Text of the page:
About 360 people are at potential risk of Ebola after contact with an infected person in eastern Congo and many are out of reach due to clashes and insecurity, the World Health Organisation said.
Dr Michael Ryan, executive director of the WHO Health Emergencies Programme, urged government and all sides to enable aid workers to access areas where the deadly virus may be spreading.
Islamist militiamen killed at least 19 people in eastern Democratic Republic of Congo, stepping up attacks on civilians in response to a military campaign against them in border areas with Uganda, local officials said.
The assailants, who apparently belong to the Allied Democratic Forces (ADF), a Ugandan Islamist group, burned down a Catholic church near Oicha.
Ryan said only seven Ebola cases were recorded last week, it was unable to stamp out the deadly virus due to insecurity.
“The difficulty we collectively face is when we need unlimited and unfettered access to communities we lost that in key areas,” he told a news briefing.
“This is a dangerous and alarming development,” he said.
A male driver died of Ebola in Oicha, North Kivu province, after visiting three health care centres, Ryan said, adding other drivers handled the body at the funeral.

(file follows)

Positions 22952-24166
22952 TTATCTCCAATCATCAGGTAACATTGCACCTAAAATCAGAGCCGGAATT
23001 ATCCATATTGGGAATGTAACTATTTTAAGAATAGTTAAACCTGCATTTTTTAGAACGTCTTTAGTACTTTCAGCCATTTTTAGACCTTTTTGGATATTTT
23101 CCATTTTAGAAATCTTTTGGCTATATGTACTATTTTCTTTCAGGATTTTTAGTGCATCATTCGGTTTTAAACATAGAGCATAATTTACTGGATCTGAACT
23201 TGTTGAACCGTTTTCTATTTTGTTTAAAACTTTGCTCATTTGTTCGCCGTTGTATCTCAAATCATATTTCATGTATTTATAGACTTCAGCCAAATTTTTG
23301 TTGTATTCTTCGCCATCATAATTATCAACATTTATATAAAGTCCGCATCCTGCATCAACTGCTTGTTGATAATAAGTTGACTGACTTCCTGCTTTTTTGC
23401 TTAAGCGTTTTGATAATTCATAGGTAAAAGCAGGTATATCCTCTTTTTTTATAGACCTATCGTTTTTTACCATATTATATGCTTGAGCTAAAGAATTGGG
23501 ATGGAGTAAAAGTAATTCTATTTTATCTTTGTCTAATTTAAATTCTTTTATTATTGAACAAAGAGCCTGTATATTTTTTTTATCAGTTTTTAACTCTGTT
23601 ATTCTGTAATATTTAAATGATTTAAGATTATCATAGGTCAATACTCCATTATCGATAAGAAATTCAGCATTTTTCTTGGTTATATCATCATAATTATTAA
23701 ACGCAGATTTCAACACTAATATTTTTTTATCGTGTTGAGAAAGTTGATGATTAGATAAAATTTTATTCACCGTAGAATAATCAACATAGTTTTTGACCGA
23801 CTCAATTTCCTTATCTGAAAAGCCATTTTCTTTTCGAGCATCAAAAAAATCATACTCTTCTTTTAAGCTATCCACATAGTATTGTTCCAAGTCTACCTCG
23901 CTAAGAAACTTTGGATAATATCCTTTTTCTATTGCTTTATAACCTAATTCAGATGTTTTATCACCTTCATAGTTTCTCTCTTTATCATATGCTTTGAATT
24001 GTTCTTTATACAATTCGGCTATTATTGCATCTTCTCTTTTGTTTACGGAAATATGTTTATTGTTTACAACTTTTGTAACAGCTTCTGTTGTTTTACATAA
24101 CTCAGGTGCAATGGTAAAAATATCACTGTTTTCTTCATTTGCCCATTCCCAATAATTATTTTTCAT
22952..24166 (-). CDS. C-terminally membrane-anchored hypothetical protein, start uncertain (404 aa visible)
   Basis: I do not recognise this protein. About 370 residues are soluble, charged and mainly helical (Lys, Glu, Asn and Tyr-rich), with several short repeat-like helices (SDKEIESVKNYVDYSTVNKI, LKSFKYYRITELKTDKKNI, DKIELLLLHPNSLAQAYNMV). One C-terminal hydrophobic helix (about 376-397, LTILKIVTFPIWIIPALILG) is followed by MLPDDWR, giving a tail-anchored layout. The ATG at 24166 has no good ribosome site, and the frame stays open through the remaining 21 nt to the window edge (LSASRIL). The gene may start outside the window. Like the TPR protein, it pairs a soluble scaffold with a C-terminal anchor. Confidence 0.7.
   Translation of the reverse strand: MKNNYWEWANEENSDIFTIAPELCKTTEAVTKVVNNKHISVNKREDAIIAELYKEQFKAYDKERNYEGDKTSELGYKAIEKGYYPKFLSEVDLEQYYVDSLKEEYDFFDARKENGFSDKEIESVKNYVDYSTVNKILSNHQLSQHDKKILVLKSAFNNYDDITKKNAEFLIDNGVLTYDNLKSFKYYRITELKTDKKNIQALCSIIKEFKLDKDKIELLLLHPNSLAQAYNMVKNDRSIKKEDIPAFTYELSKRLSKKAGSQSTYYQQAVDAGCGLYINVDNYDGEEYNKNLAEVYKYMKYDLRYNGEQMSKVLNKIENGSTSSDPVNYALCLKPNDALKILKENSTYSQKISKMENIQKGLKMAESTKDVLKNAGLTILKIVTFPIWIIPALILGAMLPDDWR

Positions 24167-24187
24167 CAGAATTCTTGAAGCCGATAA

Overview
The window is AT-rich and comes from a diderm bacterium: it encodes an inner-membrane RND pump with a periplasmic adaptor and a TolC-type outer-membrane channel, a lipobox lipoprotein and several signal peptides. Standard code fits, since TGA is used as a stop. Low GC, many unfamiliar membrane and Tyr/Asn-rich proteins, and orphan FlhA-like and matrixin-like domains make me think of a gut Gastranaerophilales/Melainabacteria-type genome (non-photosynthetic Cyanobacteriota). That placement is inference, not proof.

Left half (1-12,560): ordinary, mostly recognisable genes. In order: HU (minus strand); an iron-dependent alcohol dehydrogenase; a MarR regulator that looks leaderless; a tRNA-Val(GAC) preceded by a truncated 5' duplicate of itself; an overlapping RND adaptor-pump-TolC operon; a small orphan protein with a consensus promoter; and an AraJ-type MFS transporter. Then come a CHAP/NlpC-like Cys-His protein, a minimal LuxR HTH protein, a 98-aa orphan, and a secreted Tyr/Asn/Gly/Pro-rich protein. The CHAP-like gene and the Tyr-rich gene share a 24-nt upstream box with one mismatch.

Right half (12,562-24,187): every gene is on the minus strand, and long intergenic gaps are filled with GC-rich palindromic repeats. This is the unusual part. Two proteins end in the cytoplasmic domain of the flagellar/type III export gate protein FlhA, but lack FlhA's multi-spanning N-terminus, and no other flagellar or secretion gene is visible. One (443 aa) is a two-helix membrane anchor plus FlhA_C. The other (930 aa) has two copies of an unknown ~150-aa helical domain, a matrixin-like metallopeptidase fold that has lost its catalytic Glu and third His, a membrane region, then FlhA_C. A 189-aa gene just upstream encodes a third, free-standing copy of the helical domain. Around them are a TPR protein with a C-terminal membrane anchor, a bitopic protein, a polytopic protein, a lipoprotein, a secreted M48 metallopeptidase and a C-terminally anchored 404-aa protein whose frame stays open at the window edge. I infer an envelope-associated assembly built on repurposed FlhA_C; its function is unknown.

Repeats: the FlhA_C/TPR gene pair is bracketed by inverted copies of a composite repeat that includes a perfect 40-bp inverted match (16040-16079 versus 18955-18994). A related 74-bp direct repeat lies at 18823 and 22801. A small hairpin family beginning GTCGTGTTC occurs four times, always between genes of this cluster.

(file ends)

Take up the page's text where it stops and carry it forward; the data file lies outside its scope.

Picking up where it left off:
“That case generated over 360 contacts – a large number for any case. We know the person was highly infectious at death. That is why we are concerned,” Ryan said.
At least 62 of the 200 contacts in Oicha were deemed “extreme high risk”, he said. Aid workers located 19. About 159 fled to Kalunguta where most were monitored.
“I don’t believe we are going to see an explosive transmission of Ebola because of this incident,” Ryan said.
“What I am highlighting is we are so close to finishing, if we lose this opportunity we are going to be dealing with that reality for months to come,” he said.
There have been 3 298 Ebola cases including 2 195 deaths since the outbreak was declared in August 2018, Ryan said.
“By the time this Ebola outbreak is over the international community will probably have spent $1 billion.”